The Gujarat High Court, through an Order on February 20, reimposed the ‘gag order’ of the Trial Court on The Wire in the Jay Amit Shah defamation case. The Trial Court had originally imposed an injunction on The Wire in an ex parte hearing on October 12, 2017. The court then revised its order on December 23, limiting the injunction to mentioning the name of the Prime Minister in relation to the profits of Jay Shah’s company. The High Court of Gujarat then amended the second injunction citing an ‘error’ on the part of the Trial Court. From the Order of the High one can peruse several interesting details.
The original injunction of the Trial Court was imposed ex parte meaning that The Wire or their legal counsel were not present at the hearings. The second injunction which modified the original order was passed after they had presented their case. The Order of the High Court noted that though the Trial Court had on the issues of a ‘prima facie case, balance of favour and irreparable loss’ decided in favour of the plaintiff. However, the court had recorded that these issues in favour of the plaintiff were ‘partly affirmative’, indicating that there was a case, but not as strong as one could be led to believe.
The High Court relied on sections of the Trial Court’s observations wherein it was mentioned that the defendants had “failed to show any direct or indirect nexus of association with Hon’ble the Prime Minister as regards to the increase in the business of the plaintiff. The defendants have failed to show any justification to the effect that following the election of Narendra Modi as Prime Minister, the plaintiff has flourished.” On this, the Trial Court observed that “the defendants need to be restrained.” It was on this basis, the High Court felt that the Trial Court had erred in its Order of restraining the defendants from publishing or “...narrating the lines or words, in the manner of “since Narendra Modi became Prime Minister / following the election of Narendra Modi as Prime Minister”...”
M K Venu, the Co-Founding Editor of The Wire, said that they were going to move the Supreme Court to challenge the High Court Order. This was because the Trial Court had in principle accepted their plea that there is no problem with instituting a defamation suit against them but imposing an injunction on publishing further stories violates basic press freedoms. Based on this the Trial Court felt that there was no need for a continuing injunction. The issue in question before the Trial Court was ‘can an injunction be continued against a media organisation from doing more stories on the same subject till the case is settled?’.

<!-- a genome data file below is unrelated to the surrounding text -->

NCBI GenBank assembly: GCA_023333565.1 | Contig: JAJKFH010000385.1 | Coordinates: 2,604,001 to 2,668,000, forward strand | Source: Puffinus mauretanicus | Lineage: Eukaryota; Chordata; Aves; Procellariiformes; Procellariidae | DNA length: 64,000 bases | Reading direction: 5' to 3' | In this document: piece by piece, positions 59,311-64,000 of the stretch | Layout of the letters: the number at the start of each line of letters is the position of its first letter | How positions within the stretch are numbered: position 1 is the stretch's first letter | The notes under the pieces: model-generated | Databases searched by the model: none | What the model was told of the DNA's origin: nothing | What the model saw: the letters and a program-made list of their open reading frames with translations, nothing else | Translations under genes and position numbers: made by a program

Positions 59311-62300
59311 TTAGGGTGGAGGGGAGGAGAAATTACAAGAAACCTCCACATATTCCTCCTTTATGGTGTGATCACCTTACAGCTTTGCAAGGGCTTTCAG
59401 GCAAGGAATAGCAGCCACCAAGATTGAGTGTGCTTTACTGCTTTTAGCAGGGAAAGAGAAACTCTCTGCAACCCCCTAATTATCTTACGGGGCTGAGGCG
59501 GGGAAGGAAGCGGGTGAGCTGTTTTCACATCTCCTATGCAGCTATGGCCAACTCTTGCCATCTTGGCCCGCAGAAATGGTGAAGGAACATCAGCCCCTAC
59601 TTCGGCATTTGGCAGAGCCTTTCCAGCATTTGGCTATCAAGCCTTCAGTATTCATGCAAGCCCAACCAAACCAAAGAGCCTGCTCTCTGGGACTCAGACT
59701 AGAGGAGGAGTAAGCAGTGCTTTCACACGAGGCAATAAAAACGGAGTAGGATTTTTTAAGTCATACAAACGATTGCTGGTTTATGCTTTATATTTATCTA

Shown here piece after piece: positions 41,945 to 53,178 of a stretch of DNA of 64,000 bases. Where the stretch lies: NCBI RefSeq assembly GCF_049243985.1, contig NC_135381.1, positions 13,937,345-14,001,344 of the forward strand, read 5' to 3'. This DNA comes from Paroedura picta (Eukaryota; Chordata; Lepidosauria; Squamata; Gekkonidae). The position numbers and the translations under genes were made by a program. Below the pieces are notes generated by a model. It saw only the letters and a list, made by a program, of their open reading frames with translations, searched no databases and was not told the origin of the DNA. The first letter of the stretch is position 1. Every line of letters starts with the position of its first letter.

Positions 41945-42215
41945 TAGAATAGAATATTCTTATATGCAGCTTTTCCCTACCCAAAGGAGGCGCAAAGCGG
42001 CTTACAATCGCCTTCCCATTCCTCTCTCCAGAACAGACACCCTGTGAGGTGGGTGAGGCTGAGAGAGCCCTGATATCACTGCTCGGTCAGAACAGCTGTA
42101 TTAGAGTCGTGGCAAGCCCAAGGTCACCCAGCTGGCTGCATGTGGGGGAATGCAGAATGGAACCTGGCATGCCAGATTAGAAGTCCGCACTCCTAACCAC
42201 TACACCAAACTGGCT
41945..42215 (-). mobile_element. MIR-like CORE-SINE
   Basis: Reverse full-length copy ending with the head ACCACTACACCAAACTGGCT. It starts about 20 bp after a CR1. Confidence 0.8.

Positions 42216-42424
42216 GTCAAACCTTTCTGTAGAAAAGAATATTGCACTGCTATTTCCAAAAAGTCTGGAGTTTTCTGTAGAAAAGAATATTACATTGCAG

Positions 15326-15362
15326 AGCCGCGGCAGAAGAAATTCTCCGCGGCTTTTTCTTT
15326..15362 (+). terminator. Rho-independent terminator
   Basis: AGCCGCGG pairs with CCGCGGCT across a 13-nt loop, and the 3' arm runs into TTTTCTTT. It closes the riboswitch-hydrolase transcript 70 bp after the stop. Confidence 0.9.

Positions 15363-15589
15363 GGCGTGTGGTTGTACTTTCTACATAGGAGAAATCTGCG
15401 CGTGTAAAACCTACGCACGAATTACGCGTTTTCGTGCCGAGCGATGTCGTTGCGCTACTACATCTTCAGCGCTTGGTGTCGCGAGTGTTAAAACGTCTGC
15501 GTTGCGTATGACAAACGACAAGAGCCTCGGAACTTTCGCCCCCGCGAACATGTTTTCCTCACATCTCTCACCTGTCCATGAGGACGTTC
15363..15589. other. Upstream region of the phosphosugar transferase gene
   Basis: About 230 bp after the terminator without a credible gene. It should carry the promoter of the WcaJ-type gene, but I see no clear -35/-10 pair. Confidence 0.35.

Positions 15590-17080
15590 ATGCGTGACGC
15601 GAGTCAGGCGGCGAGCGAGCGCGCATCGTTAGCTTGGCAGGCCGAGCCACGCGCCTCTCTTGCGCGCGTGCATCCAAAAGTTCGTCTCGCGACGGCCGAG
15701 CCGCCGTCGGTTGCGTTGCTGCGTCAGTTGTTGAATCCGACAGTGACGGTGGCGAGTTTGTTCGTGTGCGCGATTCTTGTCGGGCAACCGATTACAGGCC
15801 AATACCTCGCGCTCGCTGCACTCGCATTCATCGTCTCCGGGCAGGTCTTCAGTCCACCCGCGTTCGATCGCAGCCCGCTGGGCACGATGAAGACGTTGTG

What is strange from the High Court’s Order is that despite noting the observation of the Trial Court that the issues – whether there was a prima facie case, where the balance of convenience lay, and whether there was any irreparable loss – were “partly affirmative”, amended the Trial Court’s Order to reflect the injunction passed when the defendants had not been heard. What is even more surprising is that a Court of Record, one empowered with Judicial Review, should pass an Order that infringes on the basic tenet of press freedom under Article 19 (1) (a).
M K Venu, responding to Newsclick, stated that “there is not a single Order from the Supreme Court or a High Court which has allowed an injunction to be perpetual until the case is settled in civil defamation.” This position holds true as going through the hefty piles of case law dating back to when the Constitution of India first came into effect would leave one with the impression that the Courts as a convention do not impose injunctions in perpetuity till the suit is when it comes to defamation suits.